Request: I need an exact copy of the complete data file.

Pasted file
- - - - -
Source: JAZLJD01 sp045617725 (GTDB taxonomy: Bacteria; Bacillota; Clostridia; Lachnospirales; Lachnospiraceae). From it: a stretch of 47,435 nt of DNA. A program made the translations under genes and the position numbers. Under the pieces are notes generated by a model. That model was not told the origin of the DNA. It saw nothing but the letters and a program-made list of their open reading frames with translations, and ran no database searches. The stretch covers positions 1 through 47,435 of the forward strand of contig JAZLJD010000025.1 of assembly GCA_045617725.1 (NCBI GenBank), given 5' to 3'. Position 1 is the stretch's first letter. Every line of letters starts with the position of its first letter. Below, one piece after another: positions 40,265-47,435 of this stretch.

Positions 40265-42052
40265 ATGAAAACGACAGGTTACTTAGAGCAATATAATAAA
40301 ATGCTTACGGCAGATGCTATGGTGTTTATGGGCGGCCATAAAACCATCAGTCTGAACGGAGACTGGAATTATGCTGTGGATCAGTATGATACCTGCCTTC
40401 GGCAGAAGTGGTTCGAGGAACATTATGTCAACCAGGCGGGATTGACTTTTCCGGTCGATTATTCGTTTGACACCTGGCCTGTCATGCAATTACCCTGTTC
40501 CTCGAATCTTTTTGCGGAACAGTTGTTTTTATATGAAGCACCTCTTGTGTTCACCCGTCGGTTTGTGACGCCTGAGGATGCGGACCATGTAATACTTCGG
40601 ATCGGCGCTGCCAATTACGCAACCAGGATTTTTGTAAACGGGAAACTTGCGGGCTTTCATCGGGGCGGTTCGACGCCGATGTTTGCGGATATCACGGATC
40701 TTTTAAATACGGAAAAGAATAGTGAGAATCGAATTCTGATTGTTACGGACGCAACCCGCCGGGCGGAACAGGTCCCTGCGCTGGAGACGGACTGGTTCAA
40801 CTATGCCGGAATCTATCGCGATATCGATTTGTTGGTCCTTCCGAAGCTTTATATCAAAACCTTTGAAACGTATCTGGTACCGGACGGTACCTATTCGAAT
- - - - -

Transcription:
Source: JAZLJD01 sp045617725 (GTDB taxonomy: Bacteria; Bacillota; Clostridia; Lachnospirales; Lachnospiraceae). From it: a stretch of 47,435 nt of DNA. A program made the translations under genes and the position numbers. Under the pieces are notes generated by a model. That model was not told the origin of the DNA. It saw nothing but the letters and a program-made list of their open reading frames with translations, and ran no database searches. The stretch covers positions 1 through 47,435 of the forward strand of contig JAZLJD010000025.1 of assembly GCA_045617725.1 (NCBI GenBank), given 5' to 3'. Position 1 is the stretch's first letter. Every line of letters starts with the position of its first letter. Below, one piece after another: positions 40,265-47,435 of this stretch.

Positions 40265-42052
40265 ATGAAAACGACAGGTTACTTAGAGCAATATAATAAA
40301 ATGCTTACGGCAGATGCTATGGTGTTTATGGGCGGCCATAAAACCATCAGTCTGAACGGAGACTGGAATTATGCTGTGGATCAGTATGATACCTGCCTTC
40401 GGCAGAAGTGGTTCGAGGAACATTATGTCAACCAGGCGGGATTGACTTTTCCGGTCGATTATTCGTTTGACACCTGGCCTGTCATGCAATTACCCTGTTC
40501 CTCGAATCTTTTTGCGGAACAGTTGTTTTTATATGAAGCACCTCTTGTGTTCACCCGTCGGTTTGTGACGCCTGAGGATGCGGACCATGTAATACTTCGG
40601 ATCGGCGCTGCCAATTACGCAACCAGGATTTTTGTAAACGGGAAACTTGCGGGCTTTCATCGGGGCGGTTCGACGCCGATGTTTGCGGATATCACGGATC
40701 TTTTAAATACGGAAAAGAATAGTGAGAATCGAATTCTGATTGTTACGGACGCAACCCGCCGGGCGGAACAGGTCCCTGCGCTGGAGACGGACTGGTTCAA
40801 CTATGCCGGAATCTATCGCGATATCGATTTGTTGGTCCTTCCGAAGCTTTATATCAAAACCTTTGAAACGTATCTGGTACCGGACGGTACCTATTCGAAT